International Cesarean Awareness Network
Board of Directors
Lindsey Seger, President
Justen Alexander, Vice President
Samantha Wall, Secretary
Ann Marie Walsh, Chapter Director
Brianna Barker, Advocacy Director
American College of Obstetricians and Gynecologists’ Committee on Practice Bulletins-Obstetrics, & Grobman, W., MD. (2017). Vaginal Birth After Cesarean Delivery. Clinical Management Guidelines for Obstetrician-Gynecologists, 130(5), practice bulletin 184.
Safe prevention of the primary cesarean delivery. Obstetric Care Consensus No. 1. American College of Obstetricians and Gynecologists. Obstet Gynecol 2014;123:693–711.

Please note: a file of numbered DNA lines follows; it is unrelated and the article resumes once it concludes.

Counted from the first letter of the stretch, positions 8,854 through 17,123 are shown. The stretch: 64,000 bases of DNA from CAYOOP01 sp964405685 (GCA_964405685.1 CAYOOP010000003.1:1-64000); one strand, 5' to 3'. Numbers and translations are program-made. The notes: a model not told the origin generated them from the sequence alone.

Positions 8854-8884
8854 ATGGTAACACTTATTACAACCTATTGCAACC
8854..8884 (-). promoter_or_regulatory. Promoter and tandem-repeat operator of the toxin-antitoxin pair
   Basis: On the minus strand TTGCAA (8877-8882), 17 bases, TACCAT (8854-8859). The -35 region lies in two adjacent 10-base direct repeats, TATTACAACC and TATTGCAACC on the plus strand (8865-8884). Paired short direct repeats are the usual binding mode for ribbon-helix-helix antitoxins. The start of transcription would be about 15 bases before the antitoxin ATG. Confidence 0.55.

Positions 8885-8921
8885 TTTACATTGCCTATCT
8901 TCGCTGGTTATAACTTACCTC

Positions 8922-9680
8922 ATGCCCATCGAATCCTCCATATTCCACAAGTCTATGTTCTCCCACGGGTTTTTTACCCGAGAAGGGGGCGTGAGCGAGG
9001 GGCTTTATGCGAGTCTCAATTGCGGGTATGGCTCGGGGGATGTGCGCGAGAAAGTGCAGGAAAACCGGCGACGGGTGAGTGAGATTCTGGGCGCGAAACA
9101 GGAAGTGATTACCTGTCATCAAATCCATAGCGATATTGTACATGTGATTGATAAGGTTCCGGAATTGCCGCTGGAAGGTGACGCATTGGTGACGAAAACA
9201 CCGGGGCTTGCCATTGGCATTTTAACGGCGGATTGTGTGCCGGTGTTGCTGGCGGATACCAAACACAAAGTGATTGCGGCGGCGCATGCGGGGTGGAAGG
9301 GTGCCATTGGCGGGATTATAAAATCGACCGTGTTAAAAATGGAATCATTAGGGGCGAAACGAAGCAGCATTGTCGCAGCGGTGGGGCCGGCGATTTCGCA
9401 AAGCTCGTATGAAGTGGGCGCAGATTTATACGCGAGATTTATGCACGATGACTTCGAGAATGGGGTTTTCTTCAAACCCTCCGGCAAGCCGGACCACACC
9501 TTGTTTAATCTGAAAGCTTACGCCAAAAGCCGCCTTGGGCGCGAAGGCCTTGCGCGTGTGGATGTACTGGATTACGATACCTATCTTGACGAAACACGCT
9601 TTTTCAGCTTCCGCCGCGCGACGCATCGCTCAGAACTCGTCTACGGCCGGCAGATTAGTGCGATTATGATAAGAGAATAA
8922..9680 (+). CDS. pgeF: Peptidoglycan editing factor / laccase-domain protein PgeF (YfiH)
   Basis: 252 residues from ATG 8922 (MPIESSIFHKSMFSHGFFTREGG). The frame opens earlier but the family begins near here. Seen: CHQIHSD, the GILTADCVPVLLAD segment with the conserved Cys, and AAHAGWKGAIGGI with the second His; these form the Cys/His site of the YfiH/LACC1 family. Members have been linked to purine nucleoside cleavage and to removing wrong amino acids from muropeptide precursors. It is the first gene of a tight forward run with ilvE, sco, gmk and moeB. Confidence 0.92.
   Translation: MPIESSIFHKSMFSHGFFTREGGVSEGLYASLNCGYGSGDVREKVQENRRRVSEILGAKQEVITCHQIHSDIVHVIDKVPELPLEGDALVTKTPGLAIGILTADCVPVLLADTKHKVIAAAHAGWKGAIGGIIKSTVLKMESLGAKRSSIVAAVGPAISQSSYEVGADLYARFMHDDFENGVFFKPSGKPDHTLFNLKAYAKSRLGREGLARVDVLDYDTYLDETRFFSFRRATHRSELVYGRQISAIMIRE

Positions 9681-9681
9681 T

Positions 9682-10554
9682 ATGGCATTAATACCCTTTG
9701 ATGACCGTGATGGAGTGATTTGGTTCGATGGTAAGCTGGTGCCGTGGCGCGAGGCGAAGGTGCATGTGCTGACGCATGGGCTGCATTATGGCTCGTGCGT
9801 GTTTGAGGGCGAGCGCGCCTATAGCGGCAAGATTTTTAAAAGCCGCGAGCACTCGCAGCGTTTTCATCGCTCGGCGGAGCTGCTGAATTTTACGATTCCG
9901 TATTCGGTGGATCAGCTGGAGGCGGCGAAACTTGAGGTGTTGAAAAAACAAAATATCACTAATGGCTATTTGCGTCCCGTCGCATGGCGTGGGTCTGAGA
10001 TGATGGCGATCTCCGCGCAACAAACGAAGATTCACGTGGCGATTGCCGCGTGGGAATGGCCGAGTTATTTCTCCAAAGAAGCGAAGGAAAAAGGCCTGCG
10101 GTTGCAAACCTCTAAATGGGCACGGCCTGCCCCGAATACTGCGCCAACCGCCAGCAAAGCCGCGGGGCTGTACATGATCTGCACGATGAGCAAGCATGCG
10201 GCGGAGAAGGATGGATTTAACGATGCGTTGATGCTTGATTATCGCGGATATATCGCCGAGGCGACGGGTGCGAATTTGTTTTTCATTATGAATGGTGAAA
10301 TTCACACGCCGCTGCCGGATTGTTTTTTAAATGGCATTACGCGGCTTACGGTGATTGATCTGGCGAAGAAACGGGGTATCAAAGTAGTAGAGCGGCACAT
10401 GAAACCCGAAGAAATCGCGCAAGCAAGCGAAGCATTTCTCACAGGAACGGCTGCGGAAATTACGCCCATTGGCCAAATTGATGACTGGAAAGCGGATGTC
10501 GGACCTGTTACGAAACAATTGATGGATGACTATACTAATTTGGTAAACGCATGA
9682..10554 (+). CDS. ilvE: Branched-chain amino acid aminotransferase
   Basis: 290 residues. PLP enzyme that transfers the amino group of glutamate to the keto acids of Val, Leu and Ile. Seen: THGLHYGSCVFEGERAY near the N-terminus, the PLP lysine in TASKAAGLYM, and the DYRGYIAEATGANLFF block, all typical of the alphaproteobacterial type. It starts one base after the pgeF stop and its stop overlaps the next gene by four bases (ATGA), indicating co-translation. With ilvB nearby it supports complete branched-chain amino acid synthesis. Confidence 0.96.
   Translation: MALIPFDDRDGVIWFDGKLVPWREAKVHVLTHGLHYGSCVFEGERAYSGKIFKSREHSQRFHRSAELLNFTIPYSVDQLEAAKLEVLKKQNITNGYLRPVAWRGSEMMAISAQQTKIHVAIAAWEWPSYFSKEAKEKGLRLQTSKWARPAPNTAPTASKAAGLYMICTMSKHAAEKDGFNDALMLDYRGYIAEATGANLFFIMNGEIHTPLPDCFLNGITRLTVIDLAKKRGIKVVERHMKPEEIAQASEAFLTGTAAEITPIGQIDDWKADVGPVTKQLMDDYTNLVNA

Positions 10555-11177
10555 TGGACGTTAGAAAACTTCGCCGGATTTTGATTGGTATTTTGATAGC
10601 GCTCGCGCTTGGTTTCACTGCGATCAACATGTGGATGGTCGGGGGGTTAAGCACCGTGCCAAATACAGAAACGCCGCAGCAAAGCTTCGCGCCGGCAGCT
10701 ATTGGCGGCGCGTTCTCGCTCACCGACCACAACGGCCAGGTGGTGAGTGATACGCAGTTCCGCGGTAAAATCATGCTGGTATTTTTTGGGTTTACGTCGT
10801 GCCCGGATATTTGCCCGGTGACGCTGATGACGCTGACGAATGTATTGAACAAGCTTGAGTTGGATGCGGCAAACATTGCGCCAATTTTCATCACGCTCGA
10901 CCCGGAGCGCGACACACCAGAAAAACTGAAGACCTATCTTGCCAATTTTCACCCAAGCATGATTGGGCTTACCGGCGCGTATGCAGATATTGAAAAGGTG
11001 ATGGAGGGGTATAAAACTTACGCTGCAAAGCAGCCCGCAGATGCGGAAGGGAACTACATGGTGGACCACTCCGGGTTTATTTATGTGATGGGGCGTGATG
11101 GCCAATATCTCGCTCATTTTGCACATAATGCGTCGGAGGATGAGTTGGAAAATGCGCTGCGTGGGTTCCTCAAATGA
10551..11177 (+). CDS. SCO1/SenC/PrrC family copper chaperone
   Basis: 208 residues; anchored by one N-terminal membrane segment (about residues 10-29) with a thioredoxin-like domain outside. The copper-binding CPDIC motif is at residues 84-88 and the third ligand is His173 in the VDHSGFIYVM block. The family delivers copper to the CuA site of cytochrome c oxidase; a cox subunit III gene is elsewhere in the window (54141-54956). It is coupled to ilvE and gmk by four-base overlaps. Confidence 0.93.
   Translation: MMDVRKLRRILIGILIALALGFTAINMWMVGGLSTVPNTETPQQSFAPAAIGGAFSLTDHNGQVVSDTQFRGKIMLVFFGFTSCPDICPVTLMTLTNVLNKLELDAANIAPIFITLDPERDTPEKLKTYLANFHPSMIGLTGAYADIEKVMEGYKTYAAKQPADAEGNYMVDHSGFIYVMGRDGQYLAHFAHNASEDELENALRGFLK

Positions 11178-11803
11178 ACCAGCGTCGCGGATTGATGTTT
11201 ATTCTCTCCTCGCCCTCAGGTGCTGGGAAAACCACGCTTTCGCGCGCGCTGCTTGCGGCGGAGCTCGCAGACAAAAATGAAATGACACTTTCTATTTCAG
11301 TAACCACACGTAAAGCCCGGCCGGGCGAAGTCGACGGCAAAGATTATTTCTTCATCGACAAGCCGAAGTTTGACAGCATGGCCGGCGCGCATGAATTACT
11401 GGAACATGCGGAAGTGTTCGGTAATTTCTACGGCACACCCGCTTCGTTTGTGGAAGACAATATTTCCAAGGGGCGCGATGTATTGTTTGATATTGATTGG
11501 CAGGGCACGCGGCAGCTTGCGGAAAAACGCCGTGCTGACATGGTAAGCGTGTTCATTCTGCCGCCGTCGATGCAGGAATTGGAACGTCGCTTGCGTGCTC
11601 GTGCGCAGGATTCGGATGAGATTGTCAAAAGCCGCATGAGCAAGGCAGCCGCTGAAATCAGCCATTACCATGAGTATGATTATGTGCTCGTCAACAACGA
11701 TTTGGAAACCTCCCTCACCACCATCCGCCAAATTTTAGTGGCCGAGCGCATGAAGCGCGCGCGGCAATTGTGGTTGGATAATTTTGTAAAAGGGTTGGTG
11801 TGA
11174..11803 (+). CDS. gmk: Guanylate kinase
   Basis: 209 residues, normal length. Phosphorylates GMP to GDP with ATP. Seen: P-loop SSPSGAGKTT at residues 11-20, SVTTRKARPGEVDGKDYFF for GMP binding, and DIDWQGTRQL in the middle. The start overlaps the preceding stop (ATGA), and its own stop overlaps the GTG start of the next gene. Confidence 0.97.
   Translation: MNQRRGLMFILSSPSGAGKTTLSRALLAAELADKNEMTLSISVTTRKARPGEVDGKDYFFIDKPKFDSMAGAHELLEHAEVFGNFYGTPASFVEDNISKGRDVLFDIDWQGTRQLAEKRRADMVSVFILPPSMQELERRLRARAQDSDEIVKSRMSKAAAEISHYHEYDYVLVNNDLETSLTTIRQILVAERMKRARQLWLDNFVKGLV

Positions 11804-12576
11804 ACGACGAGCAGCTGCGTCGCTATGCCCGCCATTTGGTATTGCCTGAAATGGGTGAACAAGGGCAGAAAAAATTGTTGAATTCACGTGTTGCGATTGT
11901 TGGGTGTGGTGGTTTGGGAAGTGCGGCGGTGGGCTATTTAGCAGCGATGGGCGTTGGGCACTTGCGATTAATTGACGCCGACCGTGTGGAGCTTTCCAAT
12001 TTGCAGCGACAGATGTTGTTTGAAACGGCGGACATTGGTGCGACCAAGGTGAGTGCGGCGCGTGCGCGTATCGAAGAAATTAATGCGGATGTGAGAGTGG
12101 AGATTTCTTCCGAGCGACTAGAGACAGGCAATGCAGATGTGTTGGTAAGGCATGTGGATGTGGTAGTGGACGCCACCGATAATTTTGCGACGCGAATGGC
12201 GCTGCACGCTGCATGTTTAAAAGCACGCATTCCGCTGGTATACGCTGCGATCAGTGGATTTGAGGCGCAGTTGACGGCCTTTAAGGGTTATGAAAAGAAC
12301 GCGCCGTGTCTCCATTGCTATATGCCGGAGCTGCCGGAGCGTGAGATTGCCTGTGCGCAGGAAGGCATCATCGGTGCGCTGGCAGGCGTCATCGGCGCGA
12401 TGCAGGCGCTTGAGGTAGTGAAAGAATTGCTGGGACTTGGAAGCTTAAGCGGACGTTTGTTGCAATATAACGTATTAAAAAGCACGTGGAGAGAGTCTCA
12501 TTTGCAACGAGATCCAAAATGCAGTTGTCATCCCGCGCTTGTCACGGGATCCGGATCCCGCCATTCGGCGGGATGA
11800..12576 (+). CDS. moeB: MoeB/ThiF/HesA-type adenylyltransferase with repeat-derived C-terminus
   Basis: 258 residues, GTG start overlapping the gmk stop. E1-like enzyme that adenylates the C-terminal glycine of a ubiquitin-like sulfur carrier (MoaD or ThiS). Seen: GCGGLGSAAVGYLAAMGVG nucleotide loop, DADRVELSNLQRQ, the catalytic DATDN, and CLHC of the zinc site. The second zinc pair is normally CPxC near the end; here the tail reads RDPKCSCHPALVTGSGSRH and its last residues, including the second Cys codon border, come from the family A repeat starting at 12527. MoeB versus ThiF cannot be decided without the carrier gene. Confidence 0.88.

Refusal of medically recommended treatment during pregnancy. Committee Opinion No. 664. American College of Obstetricians and Gynecologists. Obstet Gynecol 2016;127:e175–82.
Vaginal Birth After Cesarean Delivery – Deciding on a Trial of Labor After Cesarean Delivery. Frequently asked questions. Labor, delivery, and postpartum care. FAQ070. American College of Obstetricians and Gynecologists. https://www.acog.org/Patients/FAQs/Vaginal-Birth-After-Cesarean-Delivery-Deciding-on-a-Trial-of-Labor-After-Cesarean-Delivery. 2011 August.
“ICAN of Huntsville » Should Mothers Be Denied Option of VBA2C? ACOG Clarifies.” ICAN of Huntsville, ICAN of Huntsville Leadership, 15 Dec. 2016, www.ican-online.org/huntsville/2016/12/15/should-mothers-be-denied-option-of-vba2c-acog-clarifies/.